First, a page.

Two Types of HabitsMar 02, 2021 08:00AM ● By Melissa Cathcart
About this time of year, many people have either given up on their New Year’s resolutions or are faltering in their commitments. While frustrating, setbacks are completely normal and, according to the Motivational Interviewing (MI) model of change, they are essential. With each “Relapse” (MI’s last phase of change), an individual reaps greater wisdom for integrating the new behavior with the next try. The person refines their new habit and how it fits into their overall lifestyle over time. The setbacks are part of the recipe—not an additive.
M.J. Ryan offers her own wisdom on creating habits. In her book, This Year I Will…How to Finally Change a Habit, Keep a Resolution, or Make a Dream Come True, she points out that neuroplastic change takes six to nine months to achieve. The brain rewires slowly with repeated behavior. So that 21-day goal falls short. Research shows the best practice is to make goals SMART: Specific, Measurable,Achievable, Realistic and Time-bound. You should make sure to schedule time for your new behaviors and celebrate small victories. When you fall off the wagon, you can reset with the Four A’s: Assess the current situation; Adjust what needs to be done; Admire yourself for having the strength to start again; and Act quickly to enact your new course of action. Change takes an investment of time and attention.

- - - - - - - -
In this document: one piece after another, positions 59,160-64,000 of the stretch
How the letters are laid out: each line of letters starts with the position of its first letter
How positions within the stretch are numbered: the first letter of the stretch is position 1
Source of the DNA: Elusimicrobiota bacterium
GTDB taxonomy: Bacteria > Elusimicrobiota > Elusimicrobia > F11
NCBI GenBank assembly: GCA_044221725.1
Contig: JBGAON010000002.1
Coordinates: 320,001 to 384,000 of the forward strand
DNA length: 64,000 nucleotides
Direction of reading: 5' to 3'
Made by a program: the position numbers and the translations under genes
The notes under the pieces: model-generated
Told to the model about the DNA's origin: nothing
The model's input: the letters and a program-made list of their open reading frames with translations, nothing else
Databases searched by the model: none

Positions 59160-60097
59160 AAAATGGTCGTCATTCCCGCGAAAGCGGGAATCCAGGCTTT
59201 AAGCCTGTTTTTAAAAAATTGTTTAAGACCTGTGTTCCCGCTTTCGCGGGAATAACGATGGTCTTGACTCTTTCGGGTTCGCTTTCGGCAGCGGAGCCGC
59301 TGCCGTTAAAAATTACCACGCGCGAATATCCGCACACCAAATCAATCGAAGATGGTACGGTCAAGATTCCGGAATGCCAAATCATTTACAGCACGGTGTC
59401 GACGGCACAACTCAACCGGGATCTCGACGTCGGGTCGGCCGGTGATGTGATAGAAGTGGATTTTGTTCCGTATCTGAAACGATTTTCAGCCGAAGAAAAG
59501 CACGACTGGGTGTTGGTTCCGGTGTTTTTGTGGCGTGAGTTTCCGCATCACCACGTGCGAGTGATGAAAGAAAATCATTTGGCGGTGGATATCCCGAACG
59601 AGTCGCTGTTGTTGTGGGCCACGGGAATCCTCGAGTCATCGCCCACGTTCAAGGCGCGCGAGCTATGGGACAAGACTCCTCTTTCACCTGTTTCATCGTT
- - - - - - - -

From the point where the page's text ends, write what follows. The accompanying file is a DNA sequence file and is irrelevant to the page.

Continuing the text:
“The brain’s tendency to habituate means we go through much of life like sleepwalkers,” shares Ryan. “That is why when we want to create new habits or change old ones, our most important ally is being awake to our experience. We’ve got to become aware of what we’re doing or not doing.” Success requires more of a focus on the process rather than the end goal.
It is also important to be awake to our motivating force and how we speak to ourselves. Are we trying to force ourselves into a preconceived, commercialized condition? Are we berating ourselves into the new behavior, shaming ourselves into a habit that we think we should want, using this new goal as a way to beat up on ourselves? Those goals are doomed to failure. They feed our gremlins.
The habits we eventually integrate into our life are those that we find nourishing, those that bring us into greater alignment with our values, and those that we can celebrate along the way, even before we reach our end goal. It is less about the content of the goal and more about the approach we bring to it. Our relationship to our habits reflects our relationship to ourselves. New habits are wonderful opportunities to consciously parent ourselves, to renew our commitment to ourselves with greater time and attention, to accept and appreciate our present state.
Next time you find yourself saying or thinking, “I have to [insert new habit here],” correct yourself out loud with, “I get to …” or “I want to….” Over time, you are changing your approach and neuro-wiring to a more nourishing one. Every habit can become an act of self-love.Melissa Cathcart is a licensed acupuncturist, manual therapist, corrective exercise specialist and pelvic floor specialist who practices in Minneapolis. She has had multiple trainings in Motivational Interviewing. For more information, visit DynamicFunctionalHealing.com.
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